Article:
Creation is the very first story in our children’s Bible books. It’s punctuated by beautifully bright and colorful pictures. Our kids read about the sun, moon, and stars; the pretty flowers and tall trees; all the animals; the first man and woman, cleverly covered by strategically placed jungle cats and foliage. Our children memorize the days of Creation. It’s so wonderful for them.
Creation is the hotly debated topic in state courts and text books. Scientists and theologians use complicated rhetoric and really big words to assert their positions and refute the opposition’s claims. Creation is controversial. It’s nearly impossible to explain. Evolutionists and “young earth” proponents can’t reconcile their Creation beliefs. They argue Creation. It’s so difficult for them.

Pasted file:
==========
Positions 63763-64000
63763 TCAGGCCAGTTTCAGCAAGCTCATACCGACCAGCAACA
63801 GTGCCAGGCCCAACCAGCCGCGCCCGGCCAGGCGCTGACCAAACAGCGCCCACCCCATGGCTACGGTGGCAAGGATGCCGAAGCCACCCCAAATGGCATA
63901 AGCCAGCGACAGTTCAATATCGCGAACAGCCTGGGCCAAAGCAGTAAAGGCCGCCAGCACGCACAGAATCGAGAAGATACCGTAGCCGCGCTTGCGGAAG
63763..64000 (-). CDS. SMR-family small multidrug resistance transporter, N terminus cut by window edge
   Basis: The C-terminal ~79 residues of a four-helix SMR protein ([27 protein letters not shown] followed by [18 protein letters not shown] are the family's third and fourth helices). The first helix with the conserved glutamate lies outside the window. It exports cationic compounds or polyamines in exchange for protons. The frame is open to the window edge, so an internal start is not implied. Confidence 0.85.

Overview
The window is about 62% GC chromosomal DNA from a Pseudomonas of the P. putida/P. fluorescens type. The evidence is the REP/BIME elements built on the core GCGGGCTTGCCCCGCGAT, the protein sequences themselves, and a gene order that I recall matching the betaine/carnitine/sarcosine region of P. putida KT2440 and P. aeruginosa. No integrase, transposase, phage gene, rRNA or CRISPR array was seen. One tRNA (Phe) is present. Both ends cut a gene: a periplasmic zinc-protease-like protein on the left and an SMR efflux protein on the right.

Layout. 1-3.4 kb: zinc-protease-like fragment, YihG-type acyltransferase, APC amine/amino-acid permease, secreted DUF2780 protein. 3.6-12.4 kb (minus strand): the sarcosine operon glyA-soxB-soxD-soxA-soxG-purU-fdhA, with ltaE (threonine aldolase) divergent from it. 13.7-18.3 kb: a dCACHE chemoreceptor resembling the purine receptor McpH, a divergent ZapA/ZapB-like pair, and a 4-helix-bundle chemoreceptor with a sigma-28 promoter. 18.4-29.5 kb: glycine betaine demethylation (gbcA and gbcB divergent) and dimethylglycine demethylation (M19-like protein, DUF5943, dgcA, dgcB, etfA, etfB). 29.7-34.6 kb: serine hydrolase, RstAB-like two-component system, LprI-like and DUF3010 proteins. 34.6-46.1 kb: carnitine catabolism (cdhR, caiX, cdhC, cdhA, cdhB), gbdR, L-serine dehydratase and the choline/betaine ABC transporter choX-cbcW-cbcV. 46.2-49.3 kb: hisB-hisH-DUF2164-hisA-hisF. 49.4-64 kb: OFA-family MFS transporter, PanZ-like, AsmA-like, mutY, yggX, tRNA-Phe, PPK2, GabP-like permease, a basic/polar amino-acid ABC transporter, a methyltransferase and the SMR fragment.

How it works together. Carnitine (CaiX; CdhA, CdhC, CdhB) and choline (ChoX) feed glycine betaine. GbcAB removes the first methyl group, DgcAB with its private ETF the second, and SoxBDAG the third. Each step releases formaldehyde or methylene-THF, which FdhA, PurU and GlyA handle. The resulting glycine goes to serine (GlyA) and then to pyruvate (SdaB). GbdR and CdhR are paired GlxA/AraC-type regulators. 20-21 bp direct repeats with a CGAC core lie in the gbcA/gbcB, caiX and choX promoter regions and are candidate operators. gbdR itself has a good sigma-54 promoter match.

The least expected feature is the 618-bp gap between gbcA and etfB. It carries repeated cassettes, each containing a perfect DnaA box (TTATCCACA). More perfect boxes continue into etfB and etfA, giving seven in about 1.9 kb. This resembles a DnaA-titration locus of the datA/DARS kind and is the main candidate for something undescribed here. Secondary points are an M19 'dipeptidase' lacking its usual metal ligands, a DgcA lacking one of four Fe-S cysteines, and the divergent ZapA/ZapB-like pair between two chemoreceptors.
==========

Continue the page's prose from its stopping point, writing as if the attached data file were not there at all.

The Church, meanwhile, has just about relegated God’s Creation to children’s books and academic journals. It seems that Creation is talked about everywhere but in the Church. We leave it alone as either too elementary or too contentious.
No! Creation is everything!
Act One of the Story of God sets the main stage. It introduces the main actor and tells us the purpose of the Story. This is the foundation. Creation tells us everything we need to know about our relationship with God and the reason for his salvation mission. If we miss Creation, if we get it wrong, if we skip it, we’re going to mess up everything else in the Story. Act One is the divine pattern for everything else that follows. Everything in the Story of God is predicated on and points back to Creation.
Today at Central we open up the Story of God together with the everlasting truth of that enormous first sentence: “In the beginning God created the heavens and the earth.”